The Affidavit of Support is a central component of any family-based immigration case, but it is little discussed and even less understood. Its contractual language can be intimidating, and many are surprised to learn what is actually required – and for how long you’re on the line once you sign.
Let’s call this document what it is: a contract with the federal government, which makes you responsible for supporting an intending immigrant. Each and every person who submits an immigrant petition for a family member must agree to “sponsor” that intending immigrant using an Affidavit of Support. In many cases, intending immigrants end up needing a “joint” sponsor to file a second Affidavit of Support in order to put enough income on the line to meet federal regulations. If you are being asked to sign an Affidavit of Support for either of these reasons, it’s extremely important that you understand exactly to what you’re agreeing.
“I promise not to let this individual live in poverty, and I will make my own financial resources available to them so that the U.S. government does not have to.”
The government wants to know that you have enough money to do this effectively. When you sign an Affidavit of Support, you must also provide detailed financial information and documentation confirming your household income and assets, as well as your household itself. You’ll then enter into an enforceable contract with the U.S. government which really boils down to 3 major promises: (1) you promise to provide the intending immigrant with any support that they need to avoid living in poverty (as determined by the Federal Poverty Guidelines for their household); (2) you promise to keep USCIS aware of your physical address; and (3) you promise to repay the government if the intending immigrant obtains means-tested public benefits.
Does that last one sound confusing? The gist is that if the intending immigrant somehow obtains public benefits to which they’re not legally entitled, and the U.S. government finds out about it, they will come knocking at your door to repay them. Note that this doesn’t apply to public benefits such as emergency Medicaid, some forms of short-term, non-cash emergency relief, and some other forms of public welfare.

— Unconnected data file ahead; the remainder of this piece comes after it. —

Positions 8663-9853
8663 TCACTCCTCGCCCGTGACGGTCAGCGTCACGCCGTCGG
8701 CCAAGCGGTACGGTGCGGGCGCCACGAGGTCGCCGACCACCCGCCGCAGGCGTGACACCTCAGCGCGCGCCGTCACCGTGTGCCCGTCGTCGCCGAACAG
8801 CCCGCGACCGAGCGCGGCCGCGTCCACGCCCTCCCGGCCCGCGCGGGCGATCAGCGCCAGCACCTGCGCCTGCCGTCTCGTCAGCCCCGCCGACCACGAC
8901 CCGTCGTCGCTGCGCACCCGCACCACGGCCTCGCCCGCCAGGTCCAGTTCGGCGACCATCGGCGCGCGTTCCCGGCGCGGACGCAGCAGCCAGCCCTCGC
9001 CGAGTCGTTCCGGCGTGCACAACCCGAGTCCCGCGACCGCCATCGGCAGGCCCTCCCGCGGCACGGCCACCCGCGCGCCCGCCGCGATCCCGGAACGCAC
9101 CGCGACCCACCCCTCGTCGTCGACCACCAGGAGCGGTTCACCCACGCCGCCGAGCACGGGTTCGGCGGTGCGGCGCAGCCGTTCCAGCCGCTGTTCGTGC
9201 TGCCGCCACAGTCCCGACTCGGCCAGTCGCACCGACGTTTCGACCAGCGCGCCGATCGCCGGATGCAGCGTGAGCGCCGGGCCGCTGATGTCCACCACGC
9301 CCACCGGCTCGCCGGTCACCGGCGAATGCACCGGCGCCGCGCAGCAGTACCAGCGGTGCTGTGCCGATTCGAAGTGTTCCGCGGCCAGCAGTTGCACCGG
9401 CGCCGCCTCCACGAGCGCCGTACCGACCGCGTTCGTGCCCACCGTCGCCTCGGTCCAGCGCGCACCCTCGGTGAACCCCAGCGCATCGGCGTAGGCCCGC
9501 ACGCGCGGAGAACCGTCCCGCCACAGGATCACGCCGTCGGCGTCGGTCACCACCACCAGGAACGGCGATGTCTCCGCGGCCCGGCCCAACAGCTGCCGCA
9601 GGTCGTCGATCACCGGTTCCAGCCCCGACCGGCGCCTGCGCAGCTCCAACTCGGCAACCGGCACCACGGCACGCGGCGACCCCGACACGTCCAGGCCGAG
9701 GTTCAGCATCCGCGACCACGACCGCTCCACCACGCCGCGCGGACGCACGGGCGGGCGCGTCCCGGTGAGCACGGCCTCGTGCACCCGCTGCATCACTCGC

It’s just as important to understand what this contract doesn’t say. It doesn’t say that you are responsible for paying all of the intending immigrant’s basic needs. It doesn’t say you must send them cash. It doesn’t say that you must repay private entities if the intending immigrant owes them money. Basically, the government wants assurances that if you are going to bring this person to the United States, the government won’t end up footing the bill.
Now, if all of that sounds fine, just make sure you read the fine print: once you sign the Affidavit of Support, there are only 5 situations in which your contractual obligations end. You are no longer contractually obligated once:
- The intending immigrant becomes a U.S. citizen;
- The intending immigrant can receive credit for 40 quarters of Social Security;
- The intending immigrant leaves the U.S. and no longer has a green card;
- The intending immigrant enters removal proceedings in Immigration Court and obtains a new adjustment of status based on somebody else’s Affidavit of Support, or
- The intending immigrant dies.
Special note: divorce does NOT terminate your contractual obligations!
Given all of these obligations and the potentially long-term nature of the contract, it is extremely important that you understand exactly what you’re signing when you agree to sponsor someone via an Affidavit of Support. In fact, you may want to have your own attorney review the Affidavit with you. Remember that while the intending immigrant’s lawyer has to protect their interests, they probably have no ethical obligations to protect yours, and you may want added assurances that a professional is in your corner.
In sum, the Affidavit of Support is necessary for almost every person who intends to immigrate to the United States via a family-based petition. If you are petitioning to bring your family member to the United States, you’ll have to sign one, so have your finances in order and make sure you’ve discussed the commitment with any household members who contribute to your overall income. If you’re not the petitioner, and you’re asked to sign an Affidavit as a joint sponsor, you have every right to consider the commitment carefully – because it’s a significant one. But you should also remember that this is an excellent opportunity to make a real difference in somebody’s life and enable them to start living their American dream.
 As always, with limited exceptions.
By David Hirson, Esq./Thomson Reuters